That’s what Ford Executive Chairman Bill Ford called it while delivering the keynote address to the ITS World Congress in Detroit last week. How does this square with the automakers’ historical dependence on personal vehicle ownership and the sales volume it represents?
It doesn’t. Instead, it is causing automakers to evolve their business models away from simply producing vehicles to becoming “mobility companies” that would embrace this movement in ways that completely change how the auto industry and its customers view personal car ownership.
As previously reported, mobile phone apps are already enabling peer-to-peer car use that suggests increased co-ownership as a way to spread out the cost of ownership and to benefit the community by having fewer vehicles on the road. Automakers such as Ford and GM have taken notice of this and have gotten closer to the likes of Uber and Lyft ride-sharing services with experimental programs that have tested the concept of shared vehicle usage in controlled environments such as college towns. And BMW and Mercedes-Benz have even launched their own car-sharing divisions.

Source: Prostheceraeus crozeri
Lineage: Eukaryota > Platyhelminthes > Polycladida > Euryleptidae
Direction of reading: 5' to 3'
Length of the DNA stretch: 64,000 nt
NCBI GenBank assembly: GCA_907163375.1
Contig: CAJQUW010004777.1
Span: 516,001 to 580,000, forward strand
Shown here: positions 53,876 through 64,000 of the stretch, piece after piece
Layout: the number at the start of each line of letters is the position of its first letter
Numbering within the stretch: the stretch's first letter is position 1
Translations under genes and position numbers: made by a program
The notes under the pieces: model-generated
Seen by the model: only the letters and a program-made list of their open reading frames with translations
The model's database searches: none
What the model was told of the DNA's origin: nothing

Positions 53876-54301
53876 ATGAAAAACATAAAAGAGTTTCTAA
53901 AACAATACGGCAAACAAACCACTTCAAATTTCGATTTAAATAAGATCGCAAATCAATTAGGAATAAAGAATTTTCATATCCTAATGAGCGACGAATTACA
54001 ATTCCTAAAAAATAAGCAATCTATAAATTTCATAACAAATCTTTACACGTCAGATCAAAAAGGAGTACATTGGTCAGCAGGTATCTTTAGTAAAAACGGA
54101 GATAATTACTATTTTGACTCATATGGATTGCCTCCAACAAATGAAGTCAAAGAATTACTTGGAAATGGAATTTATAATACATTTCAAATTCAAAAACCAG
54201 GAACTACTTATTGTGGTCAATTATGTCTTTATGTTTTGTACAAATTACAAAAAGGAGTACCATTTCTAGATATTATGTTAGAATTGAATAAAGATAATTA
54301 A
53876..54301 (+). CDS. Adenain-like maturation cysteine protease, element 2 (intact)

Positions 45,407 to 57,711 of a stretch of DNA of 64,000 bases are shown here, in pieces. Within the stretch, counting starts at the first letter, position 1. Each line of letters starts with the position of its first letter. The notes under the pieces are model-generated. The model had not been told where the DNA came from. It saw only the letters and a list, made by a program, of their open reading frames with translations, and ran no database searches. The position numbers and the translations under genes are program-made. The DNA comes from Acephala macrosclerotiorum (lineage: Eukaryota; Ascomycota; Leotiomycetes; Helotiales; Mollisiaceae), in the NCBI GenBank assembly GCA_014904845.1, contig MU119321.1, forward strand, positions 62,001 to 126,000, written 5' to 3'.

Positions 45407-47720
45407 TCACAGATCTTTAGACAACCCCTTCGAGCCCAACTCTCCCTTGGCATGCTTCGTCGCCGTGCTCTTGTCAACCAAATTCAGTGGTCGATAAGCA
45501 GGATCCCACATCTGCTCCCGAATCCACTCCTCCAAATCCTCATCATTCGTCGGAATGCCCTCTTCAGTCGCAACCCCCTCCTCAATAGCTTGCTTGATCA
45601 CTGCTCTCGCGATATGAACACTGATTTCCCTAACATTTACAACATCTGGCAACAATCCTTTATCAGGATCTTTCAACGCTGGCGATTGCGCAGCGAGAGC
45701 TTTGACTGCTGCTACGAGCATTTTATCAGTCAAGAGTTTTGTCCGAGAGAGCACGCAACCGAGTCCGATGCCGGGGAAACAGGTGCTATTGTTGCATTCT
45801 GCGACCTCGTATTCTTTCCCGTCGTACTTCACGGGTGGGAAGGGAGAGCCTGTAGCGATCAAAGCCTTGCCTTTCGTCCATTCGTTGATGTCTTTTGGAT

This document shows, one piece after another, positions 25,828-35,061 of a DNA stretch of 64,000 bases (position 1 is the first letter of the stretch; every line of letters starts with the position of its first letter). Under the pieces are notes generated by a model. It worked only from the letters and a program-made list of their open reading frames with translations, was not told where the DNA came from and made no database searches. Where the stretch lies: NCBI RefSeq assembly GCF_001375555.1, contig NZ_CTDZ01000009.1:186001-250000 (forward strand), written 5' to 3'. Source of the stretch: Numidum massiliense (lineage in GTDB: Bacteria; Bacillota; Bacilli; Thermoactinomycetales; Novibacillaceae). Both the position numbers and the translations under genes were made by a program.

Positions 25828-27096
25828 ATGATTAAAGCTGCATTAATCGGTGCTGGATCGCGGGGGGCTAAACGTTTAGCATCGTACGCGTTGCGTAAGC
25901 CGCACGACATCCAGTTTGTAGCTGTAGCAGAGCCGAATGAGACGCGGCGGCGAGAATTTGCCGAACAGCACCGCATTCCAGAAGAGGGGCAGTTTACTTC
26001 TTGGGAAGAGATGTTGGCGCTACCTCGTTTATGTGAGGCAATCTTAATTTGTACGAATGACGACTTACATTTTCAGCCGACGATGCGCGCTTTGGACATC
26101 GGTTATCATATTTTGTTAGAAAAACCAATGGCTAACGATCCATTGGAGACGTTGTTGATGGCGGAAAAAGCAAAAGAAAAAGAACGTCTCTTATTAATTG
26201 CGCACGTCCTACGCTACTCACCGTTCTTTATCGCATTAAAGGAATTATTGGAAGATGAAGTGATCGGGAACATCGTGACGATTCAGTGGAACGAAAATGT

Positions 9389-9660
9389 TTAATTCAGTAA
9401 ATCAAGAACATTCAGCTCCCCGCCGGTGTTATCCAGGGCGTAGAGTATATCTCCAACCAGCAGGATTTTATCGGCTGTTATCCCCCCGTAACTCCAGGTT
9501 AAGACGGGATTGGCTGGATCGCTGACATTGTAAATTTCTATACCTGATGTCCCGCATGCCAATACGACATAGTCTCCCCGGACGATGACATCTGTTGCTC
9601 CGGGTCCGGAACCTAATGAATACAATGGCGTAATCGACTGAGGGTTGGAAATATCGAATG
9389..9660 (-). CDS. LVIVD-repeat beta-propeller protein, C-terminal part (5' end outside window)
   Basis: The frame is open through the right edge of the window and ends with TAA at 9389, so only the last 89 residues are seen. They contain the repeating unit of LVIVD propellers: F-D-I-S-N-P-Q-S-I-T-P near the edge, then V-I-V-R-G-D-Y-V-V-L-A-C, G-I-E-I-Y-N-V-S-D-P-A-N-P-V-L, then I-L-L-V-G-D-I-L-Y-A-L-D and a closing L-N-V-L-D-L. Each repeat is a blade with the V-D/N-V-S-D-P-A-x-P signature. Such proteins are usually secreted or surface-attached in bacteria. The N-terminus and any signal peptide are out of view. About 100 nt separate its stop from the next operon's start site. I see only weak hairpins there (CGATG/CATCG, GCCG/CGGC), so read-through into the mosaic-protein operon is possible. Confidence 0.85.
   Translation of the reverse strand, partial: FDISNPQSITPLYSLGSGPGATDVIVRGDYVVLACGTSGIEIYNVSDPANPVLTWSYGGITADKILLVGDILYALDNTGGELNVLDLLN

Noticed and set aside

Will car sharing programs will have impact on the development of new vehicles? That’s yet to be seen, but logic suggests that some performance parameters such as horsepower, handling and visibility could be sacrificed in favor of enhanced passenger safety and comfort, fuel efficiency and lower curb weight.
In the meantime, let’s watch how car sharing programs grow from their niche popularity today into a meaningful movement that changes the face of the auto industry.
Source: Automakers warm to the era of ride-sharing – Automotive News